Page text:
Elena Vavilova’s book offers rare insight into the Soviet deep-cover ‘illegals’ programme
(theguardian)“A spy has to be an actor, but an actor that doesn’t need a public or a stage, and doesn’t require the approval of others,” says Elena Vavilova, as she sips a cappuccino in a Moscow cafe.
Vavilova acted the part of a Canadian woman named Tracy Foley, an identity stolen for her by the KGB, for two decades. Almost no one knew her real identity, not even her own children. She was an “illegal”, a deep-cover Russian operative sent to the west along with her husband Andrei Bezrukov, who used the name Donald Heathfield.
Vavilova and Bezrukov were arrested at their Boston home in 2010, part of a group of 10 Russian spies detained by the FBI, most of them illegals living in the US as ordinary Americans or Canadians. They were deported to Russia in a spy swap that included media favourite Anna Chapman and also involved four Russians accused of spying for the west travelling in the other direction, including Sergei Skripal, who was infamously poisoned in Salisbury last year.
Vavilova has written a fictionalised account of her spying career, called The Woman Who Can Keep Secrets, and agreed to meet the Guardian at a cafe in central Moscow, the first time any of the deep-cover illegals has spoken to non-Russian media since their return to the country.
The book provides rare insight into the illegals programme, which was set up by the Soviet Union but continued in modern Russia. Its characters, just like Vavilova and Bezrukov, are a couple who meet at Tomsk University in Siberia in the 1980s, are recruited by the KGB into the top-secret programme and spend years in training before they are dispatched to Canada and the US.
The training includes long hours of language lessons to mimic native accents; evading surveillance, coding and other espionage tradecraft; and a period of living in a country house outside Moscow mocked up to mimic an US home, to help the young Siberians who had never travelled before learn about western life.
In real life, Bezrukov and Vavilova married in the Soviet Union before departing, but they left for the west separately in the late 1980s, staged a meeting in Canada, began “dating” and then married for a second time, this time using their new, Canadian identities. They never spoke Russian together. Vavilova speaks perfect English, though with a noticeable Slavic accent. During her life in the west she claimed to be of French Canadian origin to explain the accent.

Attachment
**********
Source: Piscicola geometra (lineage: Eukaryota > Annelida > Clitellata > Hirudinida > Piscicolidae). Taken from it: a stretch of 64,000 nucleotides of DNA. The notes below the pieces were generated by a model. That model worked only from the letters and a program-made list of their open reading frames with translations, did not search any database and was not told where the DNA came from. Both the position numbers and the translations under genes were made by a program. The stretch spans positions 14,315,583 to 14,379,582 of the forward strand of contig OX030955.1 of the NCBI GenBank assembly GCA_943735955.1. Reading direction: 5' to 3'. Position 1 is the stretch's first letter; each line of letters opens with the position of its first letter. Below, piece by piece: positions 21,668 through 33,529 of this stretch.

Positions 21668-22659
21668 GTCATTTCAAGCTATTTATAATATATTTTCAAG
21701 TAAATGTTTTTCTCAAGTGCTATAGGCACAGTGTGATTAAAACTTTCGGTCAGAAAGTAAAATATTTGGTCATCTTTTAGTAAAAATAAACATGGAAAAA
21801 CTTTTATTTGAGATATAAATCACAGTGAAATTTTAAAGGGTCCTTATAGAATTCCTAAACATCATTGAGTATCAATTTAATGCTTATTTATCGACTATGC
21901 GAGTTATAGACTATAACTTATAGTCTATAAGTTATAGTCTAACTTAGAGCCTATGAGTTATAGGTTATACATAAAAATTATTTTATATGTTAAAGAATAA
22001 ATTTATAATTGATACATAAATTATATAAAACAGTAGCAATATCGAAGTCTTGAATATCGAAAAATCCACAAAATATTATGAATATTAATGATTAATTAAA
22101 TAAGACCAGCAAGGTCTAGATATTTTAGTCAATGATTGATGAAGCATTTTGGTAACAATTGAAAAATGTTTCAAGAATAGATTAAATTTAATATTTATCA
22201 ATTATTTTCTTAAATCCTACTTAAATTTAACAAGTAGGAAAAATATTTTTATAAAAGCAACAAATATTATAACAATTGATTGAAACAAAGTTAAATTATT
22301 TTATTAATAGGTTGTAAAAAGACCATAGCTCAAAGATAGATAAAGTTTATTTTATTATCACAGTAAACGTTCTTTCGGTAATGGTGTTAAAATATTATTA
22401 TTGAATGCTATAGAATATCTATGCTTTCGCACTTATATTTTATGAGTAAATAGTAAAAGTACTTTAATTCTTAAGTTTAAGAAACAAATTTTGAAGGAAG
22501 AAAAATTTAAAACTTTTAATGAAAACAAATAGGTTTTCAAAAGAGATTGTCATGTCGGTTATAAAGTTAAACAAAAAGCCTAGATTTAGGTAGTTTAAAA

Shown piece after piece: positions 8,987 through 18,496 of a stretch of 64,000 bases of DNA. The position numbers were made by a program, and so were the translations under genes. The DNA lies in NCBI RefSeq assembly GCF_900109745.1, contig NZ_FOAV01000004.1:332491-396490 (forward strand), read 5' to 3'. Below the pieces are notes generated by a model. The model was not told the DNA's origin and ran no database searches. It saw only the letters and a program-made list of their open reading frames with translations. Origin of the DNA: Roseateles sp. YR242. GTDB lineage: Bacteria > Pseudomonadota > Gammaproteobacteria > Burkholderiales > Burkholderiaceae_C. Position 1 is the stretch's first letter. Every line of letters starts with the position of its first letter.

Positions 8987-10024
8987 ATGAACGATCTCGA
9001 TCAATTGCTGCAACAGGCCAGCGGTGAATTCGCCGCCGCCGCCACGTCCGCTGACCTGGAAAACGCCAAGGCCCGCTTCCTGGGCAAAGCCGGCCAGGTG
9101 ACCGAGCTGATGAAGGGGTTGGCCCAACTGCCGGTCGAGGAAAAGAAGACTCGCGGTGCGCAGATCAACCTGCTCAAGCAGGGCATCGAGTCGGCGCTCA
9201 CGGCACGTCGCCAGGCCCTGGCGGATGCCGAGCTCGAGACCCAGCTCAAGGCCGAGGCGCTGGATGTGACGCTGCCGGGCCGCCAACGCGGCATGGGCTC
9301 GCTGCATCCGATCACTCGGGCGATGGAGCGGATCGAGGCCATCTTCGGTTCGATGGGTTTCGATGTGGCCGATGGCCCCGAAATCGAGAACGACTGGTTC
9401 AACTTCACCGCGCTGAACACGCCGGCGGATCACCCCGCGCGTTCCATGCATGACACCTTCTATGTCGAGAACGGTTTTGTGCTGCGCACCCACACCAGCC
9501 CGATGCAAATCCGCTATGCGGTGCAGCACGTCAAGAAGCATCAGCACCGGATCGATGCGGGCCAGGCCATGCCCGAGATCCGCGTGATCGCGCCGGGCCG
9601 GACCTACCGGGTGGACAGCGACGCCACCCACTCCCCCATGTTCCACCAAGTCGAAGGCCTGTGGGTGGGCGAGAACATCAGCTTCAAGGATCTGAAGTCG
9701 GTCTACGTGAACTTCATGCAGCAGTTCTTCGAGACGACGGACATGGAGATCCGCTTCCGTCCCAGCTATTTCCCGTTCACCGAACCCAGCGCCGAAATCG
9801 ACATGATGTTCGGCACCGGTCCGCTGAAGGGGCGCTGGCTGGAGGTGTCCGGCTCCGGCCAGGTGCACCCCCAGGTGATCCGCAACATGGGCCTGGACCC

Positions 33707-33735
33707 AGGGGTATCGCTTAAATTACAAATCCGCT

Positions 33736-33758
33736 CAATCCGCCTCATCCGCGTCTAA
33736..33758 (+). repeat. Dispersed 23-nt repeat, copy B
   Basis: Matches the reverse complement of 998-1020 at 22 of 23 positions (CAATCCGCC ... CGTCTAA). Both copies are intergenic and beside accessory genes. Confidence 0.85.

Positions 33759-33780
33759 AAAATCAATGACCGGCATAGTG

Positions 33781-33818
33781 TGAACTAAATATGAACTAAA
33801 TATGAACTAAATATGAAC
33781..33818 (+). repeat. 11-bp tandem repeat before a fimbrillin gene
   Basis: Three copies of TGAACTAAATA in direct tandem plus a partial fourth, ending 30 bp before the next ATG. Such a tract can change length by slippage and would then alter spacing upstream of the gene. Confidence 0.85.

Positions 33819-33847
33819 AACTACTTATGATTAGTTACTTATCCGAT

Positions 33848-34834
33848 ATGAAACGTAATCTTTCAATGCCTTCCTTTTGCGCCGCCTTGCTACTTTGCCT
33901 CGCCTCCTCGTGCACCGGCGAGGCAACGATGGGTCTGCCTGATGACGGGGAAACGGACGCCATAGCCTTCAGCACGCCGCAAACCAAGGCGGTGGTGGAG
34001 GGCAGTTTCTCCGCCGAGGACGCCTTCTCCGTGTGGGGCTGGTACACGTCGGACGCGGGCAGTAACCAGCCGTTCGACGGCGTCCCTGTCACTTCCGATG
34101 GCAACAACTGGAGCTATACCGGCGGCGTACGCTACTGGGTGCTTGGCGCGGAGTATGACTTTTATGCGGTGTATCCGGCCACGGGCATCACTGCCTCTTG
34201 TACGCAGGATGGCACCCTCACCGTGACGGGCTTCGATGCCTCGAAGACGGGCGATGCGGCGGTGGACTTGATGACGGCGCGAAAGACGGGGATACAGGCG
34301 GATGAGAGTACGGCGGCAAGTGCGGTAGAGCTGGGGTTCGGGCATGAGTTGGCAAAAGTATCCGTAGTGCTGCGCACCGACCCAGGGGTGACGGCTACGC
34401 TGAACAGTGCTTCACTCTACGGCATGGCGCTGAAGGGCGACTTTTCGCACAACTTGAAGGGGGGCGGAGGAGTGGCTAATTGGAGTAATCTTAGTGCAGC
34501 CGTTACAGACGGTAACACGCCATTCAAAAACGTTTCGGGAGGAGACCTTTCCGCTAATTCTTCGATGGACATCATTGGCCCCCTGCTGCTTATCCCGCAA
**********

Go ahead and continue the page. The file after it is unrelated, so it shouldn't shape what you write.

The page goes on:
Much of the book is devoted to how the couple managed life with their two children. Vavilova and Bezrukov’s sons Alex and Tim were 16 and 20 respectively when the FBI made their arrests in 2010, and both believed their parents to be ordinary Canadians.
If Vavilova’s story sounds familiar to fans of the US television series The Americans, it’s because the creators based the show on the story of her family, though they moved the action back to the early 1980s. Vavilova says little of the television series bore much resemblance to reality.
“After watching The Americans, I thought: ‘Well, that’s not the real work and that’s not how it’s done.’” The show captured the flashbacks and psychological dilemmas faced by illegals well, she says, but the sex and murder shown were not part of her work. Vavilova and Bezrukov used no violence and no disguises. The whole point was to create a fully believable character who would live a mainly “normal” life.
“If one day you come and do something like James Bond, then that’s it and you’re done, you can’t sustain a longer life and work doing that. People think it’s always on the edge, but actually most of it is very routine and very boring.”
She admits her preparation involved weapons training and karate, but says she never had to use it in the field: “The most it’s good for is self-confidence. In the beginning, if you don’t feel comfortable in certain neighbourhoods, you know that at least you can do something and remember a few moves and could get away from a robber or someone who attacks you.”
The FBI discovered the group because the US had turned Alexander Poteyev, the deputy head of Russia’s illegals programme, who escaped shortly before the roundup and is now living in hiding in the US. Vavilova confirms she knew Poteyev personally but says she is unsure if his decision to work for Washington was motivated by money or ideology.
In the aftermath of the 2010 spy swap, the general understanding was that the group had achieved little of intelligence value, but Vavilova claims this was not the case. “Of course I can’t talk about it, but I know what we were doing, and it doesn’t matter what others say,” she says.
On their return to Russia, the illegals were invited to the Kremlin to meet Vladimir Putin. Bezrukov now has a job teaching at a Moscow university and an advisory role at a Russian oil company. Vavilova also has a consultancy role at a company, though does not give details, and does not want to discuss current Russian politics.
She admits though that parts of returning home were hard. She left the Soviet Union in the 1980s during perestroika, Mikhail Gorbachev’s attempts to reform the country, and returned to Putin’s Russia, where two decades of capitalism have changed Moscow beyond recognition.
“I didn’t know anything about contemporary culture, and it was only when we came back that we discovered the main political figures of the day. The only news we had about Russia was short items we saw on CNN. It’s very strange to find out that we actually don’t know our own history.”
In many ways, she remains a patriot of the Soviet Union today. “I grew up during Soviet times, so that was my life, what I knew, what I believed in and what I thought was a fair society, so this hasn’t changed really,” she says. Yes, maybe it was not perfect, but no society is perfect.”